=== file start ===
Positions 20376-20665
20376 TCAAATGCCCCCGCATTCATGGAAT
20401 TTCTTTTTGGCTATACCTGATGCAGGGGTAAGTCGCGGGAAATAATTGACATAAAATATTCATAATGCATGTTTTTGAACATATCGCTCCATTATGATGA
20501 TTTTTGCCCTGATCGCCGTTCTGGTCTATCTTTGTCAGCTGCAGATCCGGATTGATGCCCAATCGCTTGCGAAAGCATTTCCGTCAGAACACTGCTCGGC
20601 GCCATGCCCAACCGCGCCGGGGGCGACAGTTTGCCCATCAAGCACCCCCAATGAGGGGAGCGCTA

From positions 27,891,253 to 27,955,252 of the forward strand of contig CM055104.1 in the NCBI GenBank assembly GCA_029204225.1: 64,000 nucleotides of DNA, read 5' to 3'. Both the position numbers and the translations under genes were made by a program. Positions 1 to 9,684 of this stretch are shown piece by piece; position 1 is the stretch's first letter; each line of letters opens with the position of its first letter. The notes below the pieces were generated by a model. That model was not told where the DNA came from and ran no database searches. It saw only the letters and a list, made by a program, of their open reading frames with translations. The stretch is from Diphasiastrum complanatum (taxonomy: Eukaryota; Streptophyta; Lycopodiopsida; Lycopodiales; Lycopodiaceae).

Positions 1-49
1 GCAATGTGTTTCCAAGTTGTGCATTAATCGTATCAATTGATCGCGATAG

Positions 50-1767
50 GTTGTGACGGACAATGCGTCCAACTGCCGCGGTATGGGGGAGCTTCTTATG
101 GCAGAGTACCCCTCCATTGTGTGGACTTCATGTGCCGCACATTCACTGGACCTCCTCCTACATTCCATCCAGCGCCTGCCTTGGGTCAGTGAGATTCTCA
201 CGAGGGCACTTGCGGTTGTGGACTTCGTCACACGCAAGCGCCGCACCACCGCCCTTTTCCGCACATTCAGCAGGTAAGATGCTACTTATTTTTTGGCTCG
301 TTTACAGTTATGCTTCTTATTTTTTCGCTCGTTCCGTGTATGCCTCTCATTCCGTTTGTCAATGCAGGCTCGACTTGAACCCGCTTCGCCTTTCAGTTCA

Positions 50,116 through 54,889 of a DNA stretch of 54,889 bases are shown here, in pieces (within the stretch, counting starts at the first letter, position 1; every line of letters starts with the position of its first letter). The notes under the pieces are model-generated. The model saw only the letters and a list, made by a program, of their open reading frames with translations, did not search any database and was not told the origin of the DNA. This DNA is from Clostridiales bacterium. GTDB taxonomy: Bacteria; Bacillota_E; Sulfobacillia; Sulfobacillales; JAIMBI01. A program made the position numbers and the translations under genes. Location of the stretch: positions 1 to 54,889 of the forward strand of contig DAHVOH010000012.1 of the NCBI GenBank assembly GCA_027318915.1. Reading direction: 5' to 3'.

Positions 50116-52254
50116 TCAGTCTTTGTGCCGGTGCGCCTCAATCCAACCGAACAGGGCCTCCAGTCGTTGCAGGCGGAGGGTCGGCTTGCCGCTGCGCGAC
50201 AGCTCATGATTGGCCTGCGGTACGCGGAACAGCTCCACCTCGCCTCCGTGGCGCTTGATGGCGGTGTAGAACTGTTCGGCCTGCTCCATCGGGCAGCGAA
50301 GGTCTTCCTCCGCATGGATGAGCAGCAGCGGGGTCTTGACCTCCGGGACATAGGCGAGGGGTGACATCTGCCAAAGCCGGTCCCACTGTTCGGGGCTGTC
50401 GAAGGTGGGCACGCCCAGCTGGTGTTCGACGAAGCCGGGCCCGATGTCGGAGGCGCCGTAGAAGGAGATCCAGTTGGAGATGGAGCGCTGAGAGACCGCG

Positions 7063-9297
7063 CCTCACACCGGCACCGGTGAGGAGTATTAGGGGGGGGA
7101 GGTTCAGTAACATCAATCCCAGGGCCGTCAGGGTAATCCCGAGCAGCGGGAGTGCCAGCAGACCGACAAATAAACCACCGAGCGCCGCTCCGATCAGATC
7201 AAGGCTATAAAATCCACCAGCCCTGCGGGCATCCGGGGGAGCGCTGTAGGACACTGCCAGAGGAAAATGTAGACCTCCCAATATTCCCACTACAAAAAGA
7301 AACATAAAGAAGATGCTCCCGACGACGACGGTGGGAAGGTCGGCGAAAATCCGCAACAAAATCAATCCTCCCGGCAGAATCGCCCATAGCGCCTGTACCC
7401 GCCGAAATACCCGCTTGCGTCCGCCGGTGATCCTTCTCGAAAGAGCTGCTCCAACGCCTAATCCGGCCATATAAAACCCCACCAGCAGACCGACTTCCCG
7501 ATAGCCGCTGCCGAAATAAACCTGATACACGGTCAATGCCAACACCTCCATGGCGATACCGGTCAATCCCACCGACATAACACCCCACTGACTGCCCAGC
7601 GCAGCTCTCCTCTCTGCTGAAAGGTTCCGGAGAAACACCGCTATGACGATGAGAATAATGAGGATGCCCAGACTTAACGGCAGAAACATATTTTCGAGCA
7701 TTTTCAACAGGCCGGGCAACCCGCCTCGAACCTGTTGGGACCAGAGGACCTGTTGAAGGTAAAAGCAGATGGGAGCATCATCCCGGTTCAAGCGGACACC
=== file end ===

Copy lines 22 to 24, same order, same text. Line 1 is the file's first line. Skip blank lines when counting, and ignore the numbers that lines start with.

7101 GGTTCAGTAACATCAATCCCAGGGCCGTCAGGGTAATCCCGAGCAGCGGGAGTGCCAGCAGACCGACAAATAAACCACCGAGCGCCGCTCCGATCAGATC
7201 AAGGCTATAAAATCCACCAGCCCTGCGGGCATCCGGGGGAGCGCTGTAGGACACTGCCAGAGGAAAATGTAGACCTCCCAATATTCCCACTACAAAAAGA
7301 AACATAAAGAAGATGCTCCCGACGACGACGGTGGGAAGGTCGGCGAAAATCCGCAACAAAATCAATCCTCCCGGCAGAATCGCCCATAGCGCCTGTACCC